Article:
The Forgotten Veterans

Courtesy of The NAM Facebook page. Can anyone identify her?

On this Veterans’ Day, let’s spare a thought for the forgotten veterans: the women who served in Vietnam—overlooked by the military while they served in-country; scorned by their neighbors; neglected by their government when they returned.

“Little is known about the long-term health and mental health status of women Vietnam Era Veterans,” the U.S. Department of Veteran Affairs wrote. This was in 2011, nearly 40 years after the war. “For many of these women, the effects of this war are still present in their daily lives.”

What do we know about the women who served in Vietnam?

About 90% of them were nurses.

Photo of Army nurse in Vietnam

Capt. Ryan, 27th Surgical Hospital, Chu Lai. (Photo: Pinterest)

The names of eight of them are on the Vietnam Wall.

Woman in nurse's uniform

Lt. Sharon Lane, 312th Evacuation Hospital, Chu Lai, killed by rocket fire at age 26. (Photo: virtualwall.org)

The most famous woman who served in Vietnam was fictional: Colleen McMurphy, the character Dana Delany played in the TV series “China Beach.”

Actor Dana Delany dressed as her character in "China Beach," an Army nurse.

Dana Delany in “China Beach.” (Photo: imdb.com)

But she was based on the stories and memories of a real person: Lynda Van Devanter, who wrote Home Before Morning, the first and perhaps most scorching memoir by a military nurse of her time in Vietnam.

Lynda Van Devanter

The most shocking thing

I spent over a decade researching the women who had served in Vietnam, interviewing them, listening to their stories. The most shocking thing I learned is that a large number of them had never told anyone about their experiences. Not a parent, not a best friend, not a spouse.

“I don’t speak about Vietnam, and most people in my world don’t even realize I’m a veteran,” a nurse named Chris Banigan, who had served two tours, told me. “I prefer it that way.”

Military nurse in a truck in Vietnam

Capt. Chris Banigan (Photo: Chris Banigan)

Based on these years of immersion, I wrote a novel, Her Own Vietnam. It is the story of two Army nurses who served in Vietnam, one white and one African American, who reconnect 30 years later to consider what it truly means to survive a war.

Cover photo of the novel Her Own Vietnam: A pair of dog tags with the title printed on them.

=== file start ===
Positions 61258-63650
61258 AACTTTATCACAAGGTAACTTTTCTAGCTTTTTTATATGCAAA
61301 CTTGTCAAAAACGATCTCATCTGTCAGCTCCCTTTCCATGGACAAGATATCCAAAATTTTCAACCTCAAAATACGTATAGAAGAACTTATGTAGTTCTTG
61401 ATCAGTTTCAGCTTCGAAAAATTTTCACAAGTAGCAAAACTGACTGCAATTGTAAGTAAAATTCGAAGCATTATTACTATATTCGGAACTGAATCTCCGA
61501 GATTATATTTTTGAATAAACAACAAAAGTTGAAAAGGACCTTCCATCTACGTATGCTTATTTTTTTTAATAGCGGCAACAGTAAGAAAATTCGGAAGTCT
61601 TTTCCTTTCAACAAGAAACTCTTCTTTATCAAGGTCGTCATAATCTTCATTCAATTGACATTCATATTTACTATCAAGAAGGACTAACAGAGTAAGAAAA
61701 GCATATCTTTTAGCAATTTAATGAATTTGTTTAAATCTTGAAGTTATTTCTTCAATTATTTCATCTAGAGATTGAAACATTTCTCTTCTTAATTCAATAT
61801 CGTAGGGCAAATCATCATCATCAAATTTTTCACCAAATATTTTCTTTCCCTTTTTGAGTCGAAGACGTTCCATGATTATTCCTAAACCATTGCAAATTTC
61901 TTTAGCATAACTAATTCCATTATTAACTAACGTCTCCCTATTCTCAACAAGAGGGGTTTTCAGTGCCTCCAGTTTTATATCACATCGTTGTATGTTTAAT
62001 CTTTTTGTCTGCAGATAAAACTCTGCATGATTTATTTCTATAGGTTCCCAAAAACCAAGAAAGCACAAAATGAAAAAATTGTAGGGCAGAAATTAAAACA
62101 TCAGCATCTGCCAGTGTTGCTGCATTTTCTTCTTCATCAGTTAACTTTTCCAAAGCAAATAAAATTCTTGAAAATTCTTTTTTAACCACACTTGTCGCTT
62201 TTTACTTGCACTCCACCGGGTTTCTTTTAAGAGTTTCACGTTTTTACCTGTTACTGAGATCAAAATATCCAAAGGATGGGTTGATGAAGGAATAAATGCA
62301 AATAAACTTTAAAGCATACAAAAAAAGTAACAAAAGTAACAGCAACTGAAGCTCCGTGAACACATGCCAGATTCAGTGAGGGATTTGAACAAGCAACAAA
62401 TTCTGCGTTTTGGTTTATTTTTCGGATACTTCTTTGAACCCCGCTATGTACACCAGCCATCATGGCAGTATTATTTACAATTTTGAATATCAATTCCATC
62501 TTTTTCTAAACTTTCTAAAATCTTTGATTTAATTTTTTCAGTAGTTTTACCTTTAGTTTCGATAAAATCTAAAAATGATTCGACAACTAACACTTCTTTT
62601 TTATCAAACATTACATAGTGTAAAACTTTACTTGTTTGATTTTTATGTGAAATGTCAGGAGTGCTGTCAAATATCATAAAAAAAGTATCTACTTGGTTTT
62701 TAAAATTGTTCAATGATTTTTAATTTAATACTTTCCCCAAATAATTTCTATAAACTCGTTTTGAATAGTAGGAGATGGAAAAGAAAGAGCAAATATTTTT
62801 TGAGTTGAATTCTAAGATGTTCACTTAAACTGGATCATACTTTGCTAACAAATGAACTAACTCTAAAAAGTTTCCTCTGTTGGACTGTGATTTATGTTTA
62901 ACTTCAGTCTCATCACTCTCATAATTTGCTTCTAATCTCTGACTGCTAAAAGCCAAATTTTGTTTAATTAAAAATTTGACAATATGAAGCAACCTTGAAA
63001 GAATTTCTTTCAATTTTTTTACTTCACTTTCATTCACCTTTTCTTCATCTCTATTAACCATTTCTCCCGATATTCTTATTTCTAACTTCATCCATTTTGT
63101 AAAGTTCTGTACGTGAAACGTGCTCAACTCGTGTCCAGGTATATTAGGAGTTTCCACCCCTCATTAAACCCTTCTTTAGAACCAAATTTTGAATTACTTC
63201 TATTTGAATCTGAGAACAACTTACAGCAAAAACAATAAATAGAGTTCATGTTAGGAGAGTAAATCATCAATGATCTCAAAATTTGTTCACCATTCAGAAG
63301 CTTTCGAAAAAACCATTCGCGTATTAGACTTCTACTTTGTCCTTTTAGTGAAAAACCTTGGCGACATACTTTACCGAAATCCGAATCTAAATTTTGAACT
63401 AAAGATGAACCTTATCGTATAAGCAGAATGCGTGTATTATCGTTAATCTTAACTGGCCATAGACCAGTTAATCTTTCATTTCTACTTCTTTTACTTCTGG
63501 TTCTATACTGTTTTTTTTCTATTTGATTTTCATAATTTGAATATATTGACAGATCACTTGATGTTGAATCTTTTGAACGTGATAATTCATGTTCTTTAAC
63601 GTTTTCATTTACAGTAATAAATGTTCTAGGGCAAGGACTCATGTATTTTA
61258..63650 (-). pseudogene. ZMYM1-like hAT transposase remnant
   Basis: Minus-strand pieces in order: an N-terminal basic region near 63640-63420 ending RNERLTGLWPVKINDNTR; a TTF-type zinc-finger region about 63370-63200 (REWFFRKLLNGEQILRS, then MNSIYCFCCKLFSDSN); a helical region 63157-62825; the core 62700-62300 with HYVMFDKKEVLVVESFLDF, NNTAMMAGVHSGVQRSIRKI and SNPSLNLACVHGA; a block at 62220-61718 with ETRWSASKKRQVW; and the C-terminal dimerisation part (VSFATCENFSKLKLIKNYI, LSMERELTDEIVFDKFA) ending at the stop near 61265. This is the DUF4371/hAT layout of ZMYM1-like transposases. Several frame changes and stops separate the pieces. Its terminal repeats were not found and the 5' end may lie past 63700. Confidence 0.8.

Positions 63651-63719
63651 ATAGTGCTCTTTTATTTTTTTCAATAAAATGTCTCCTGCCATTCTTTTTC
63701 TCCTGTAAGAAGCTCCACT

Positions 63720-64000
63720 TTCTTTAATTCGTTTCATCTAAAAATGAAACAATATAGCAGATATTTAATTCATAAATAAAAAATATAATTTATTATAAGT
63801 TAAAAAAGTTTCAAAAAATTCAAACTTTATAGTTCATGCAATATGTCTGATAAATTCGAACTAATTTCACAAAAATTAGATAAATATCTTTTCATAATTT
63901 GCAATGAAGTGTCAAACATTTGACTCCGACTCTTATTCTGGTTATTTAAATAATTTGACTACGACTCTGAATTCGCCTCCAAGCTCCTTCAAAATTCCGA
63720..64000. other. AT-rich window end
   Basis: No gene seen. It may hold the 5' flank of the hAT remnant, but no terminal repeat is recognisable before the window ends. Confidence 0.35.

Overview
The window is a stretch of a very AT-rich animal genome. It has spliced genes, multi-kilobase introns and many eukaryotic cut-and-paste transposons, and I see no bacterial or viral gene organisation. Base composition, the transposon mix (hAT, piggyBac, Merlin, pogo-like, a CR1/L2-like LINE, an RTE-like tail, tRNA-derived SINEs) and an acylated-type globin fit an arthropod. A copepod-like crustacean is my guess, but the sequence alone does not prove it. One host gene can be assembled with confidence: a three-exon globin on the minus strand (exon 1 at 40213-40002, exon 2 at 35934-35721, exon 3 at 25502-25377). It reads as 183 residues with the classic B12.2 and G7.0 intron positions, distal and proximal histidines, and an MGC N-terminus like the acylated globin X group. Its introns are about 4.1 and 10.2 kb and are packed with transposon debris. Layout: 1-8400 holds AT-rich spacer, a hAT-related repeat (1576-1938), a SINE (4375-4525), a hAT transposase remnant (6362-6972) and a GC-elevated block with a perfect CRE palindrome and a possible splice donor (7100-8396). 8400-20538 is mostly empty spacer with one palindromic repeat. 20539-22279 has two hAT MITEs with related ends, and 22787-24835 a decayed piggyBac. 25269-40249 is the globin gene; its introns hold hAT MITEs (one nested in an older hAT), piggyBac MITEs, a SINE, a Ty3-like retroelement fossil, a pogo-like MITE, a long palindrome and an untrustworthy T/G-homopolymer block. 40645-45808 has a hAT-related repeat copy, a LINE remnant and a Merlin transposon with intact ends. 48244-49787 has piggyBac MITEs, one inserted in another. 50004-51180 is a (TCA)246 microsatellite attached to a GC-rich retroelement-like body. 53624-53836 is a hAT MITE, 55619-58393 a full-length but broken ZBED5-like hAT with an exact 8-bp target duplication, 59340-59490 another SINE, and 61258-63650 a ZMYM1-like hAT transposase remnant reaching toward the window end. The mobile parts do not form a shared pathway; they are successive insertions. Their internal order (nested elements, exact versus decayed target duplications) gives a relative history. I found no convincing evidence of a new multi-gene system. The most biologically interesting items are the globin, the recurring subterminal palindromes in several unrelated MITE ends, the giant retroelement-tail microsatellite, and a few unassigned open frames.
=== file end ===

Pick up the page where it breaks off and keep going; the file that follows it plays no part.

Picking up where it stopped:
In the four years since the novel was published, and indeed during most of the years preceding it, the U.S. has been in a state of perpetual war.  The number of active-duty military members in the U.S. has remained at around 1.3 million, with another 800,000 or so in the reserves. Since the end of the Vietnam War, the number of women in the military has hovered at around 200,000  to 250,000 per year.  The share of women among the U.S. veteran population is projected to increase from 9.4% in 2015 to 16.3% in 2043.

Long ago the United States shifted from a manufacturing economy to a service economy. We sell products, but for the most part we no longer make them. The one thing we produce with regularity is veterans.

Today is for them. All of them, even the ones we usually forget.

History in the Margins


My favorite history blog is History in the Margins, by Pamela Toler. She writes about historical events that I never knew – or that I thought I knew – and makes me see them through her fresh, witty perspective. (Have you watched the PBS series “Mercy Street”? Pamela wrote the book.)

I’ve been reading her blog for years, so I was thrilled when she invited me to write a guest post about the women who served in the Vietnam war.  Enjoy! And while you’re at it, take a stroll through History in the Margins.

Bookish tidbits

Photo: allposters.com

A few quick items:

So cool

So cool that my interview with the writer Martha Toll about Her Own Vietnam was one of the top 5 posts last month in the Washington Independent Review of Books. Here’s how they describe it:

“Martha Anne Toll conducted a thoughtful Q&A with Kanter, one that touched on everything from women warriors’ emotional scars to the rise of feminist presses.”

Here’s the interview, in case you missed it.

Damn, they’re good

File this under “These writers are getting a lot of acclaim and don’t need any help from me, but damn, these books are good.”

The Listening Cure

Ericka Taylor

I’m delighted to welcome guest blogger Ericka Taylor, reflecting on audiobook snobbery and other revelations discovered while listening to Her Own Vietnam.  

The Listening Cure

By Ericka Taylor

The first time I read Her Own Vietnam, I had nothing but praise for the book. Page by page, I’d grown appreciative of the expertly-drawn characters whose strengths and failings made them as real as anyone I passed on the street. The story was compelling, and nicely balanced scenes from the present day with ones that took place during the Vietnam war. The writing was excellent. Plus, the novel exposed me to the trauma experienced by women veterans of Vietnam and the lack of support available to them when they returned home. Her Own Vietnam had more than fulfilled its role for me as a reader. What more could I ask?

Well, it turns out that this book is the gift that keeps on giving. Listening to the recently-released Audible version of Her Own Vietnam cured me of an audiobook snobbery I was only partly aware that I had.  Continue reading

“Decent Women Wouldn’t Be Here” – Review of Her Own Vietnam

Andria Williams

I’m excited to share this insightful and beautifully written review of my novel – and the audiobook – by Andria Williams. She’s the editor of the Military Spouse Book Review, and author of the novel The Longest Night, which was one of my favorites of 2016.

My favorite line from her review, other than her praise of narrator Robin Miles, which I totally agree with, is this: “At the dawn of the Iraq war, which rumbles uneasily beneath the novel…”

Here’s the review.